Yes, we all go through marriage fights. Arguments are part of life for everybody – Nelson Mandela may have been saintly in much of what he did, but he obviously had plenty of falling-outs with Winnie, for one. So it’s hardly surprising that less tolerant and patient people will have their differences too.
Everybody shouts and raves at their partner at some point, but it doesn’t necessarily mean that the marriage is in tatters.
I don’t claim to be a marriage counselor – my strength, as a civil celebrant, lies in getting the process underway by marrying couples. I also have 14 years of marriage under my belt, although I realise that that does not make me an expert. However, by virtue of my common sense and experience, I would like to propose a few strategies that might prove beneficial.
Why are you arguing?
This is an important question to work on. There may, of course, be many reasons for a quarrel, but bear in mind that the real reason for a squabble may be concealed. It might really be about being taken for granted, whereas the superficial argument might be about a forgotten item on a shopping list, say.
Anybody can miss something when shopping (even if reminded about it before leaving the house). It was unlikely to be deliberate. In itself, it is trivial. It’s certainly not a cause for divorce. Obviously, the way the matter is resolved may be significant (does the ‘guilty party’ apologise and/or try to make amends or do they mock?).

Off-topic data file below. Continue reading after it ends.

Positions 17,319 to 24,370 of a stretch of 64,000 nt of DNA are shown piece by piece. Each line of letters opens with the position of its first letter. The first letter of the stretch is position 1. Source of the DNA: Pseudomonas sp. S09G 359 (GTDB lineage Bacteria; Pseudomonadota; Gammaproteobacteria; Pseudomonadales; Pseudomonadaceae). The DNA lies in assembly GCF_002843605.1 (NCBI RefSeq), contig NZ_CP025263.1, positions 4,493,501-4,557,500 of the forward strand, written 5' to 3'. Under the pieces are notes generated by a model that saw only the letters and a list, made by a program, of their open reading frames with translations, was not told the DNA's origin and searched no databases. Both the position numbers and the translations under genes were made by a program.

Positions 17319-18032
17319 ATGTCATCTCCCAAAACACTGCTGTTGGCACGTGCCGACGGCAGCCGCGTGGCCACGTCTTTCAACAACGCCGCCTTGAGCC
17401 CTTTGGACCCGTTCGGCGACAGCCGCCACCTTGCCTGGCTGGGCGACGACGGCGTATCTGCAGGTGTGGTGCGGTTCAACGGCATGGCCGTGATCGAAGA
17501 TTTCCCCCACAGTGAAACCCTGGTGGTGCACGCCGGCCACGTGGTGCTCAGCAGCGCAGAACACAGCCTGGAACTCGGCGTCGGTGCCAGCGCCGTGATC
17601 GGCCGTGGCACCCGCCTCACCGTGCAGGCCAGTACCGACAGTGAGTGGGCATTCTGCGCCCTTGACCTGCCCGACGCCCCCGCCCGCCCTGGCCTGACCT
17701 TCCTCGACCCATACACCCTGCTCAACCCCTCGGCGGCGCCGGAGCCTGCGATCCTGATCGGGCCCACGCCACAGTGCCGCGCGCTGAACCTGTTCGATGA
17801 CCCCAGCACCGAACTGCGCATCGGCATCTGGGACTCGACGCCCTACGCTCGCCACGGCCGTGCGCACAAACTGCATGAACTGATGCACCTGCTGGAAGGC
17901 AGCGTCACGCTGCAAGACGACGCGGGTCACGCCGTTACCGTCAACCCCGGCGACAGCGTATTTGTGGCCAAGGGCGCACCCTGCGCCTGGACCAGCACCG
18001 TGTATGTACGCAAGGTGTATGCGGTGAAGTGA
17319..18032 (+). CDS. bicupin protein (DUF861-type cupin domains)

If the matter is not taken seriously by one party, while the other is obviously really upset, then lack of respect can become an issue, which is potentially serious.
How do you argue?
If it comes to an argument, try not to make accusations and try not to be defensive. It is better to find out what is behind the other person’s displeasure. Listen, try not to interrupt, and then respond. Do so calmly and without causing (further) offence.
Be prepared to accept at least part of the blame. There will be wrong on your side (as well as right). Admit it. If you can compromise and even negotiate (“I’ll take over the ironing, if you do the shopping”), then there’s every chance you can reconcile and go on from there.
I hear mixed opinions about going to sleep while still angry. My feeling is that, although ‘sleeping on it’ means you can return the next day in a calm and collected way, which may be more effective, I prefer resolving the matter then and there, so that I don’t go to bed angry and unable to sleep, and wake up even grumpier and more resentful.
Whatever happens, I hope that at the end, you can hug and make up (the hug is very important).
Working at relationships is a skill. It’s well worth doing, but not the easiest thing in the world. I hope you don’t need this article, but, if you do, I hope that this helps.
Michael Gordon can help prepare and conduct a tailor-made life-cycle ceremony in or around London or, indeed, in Europe.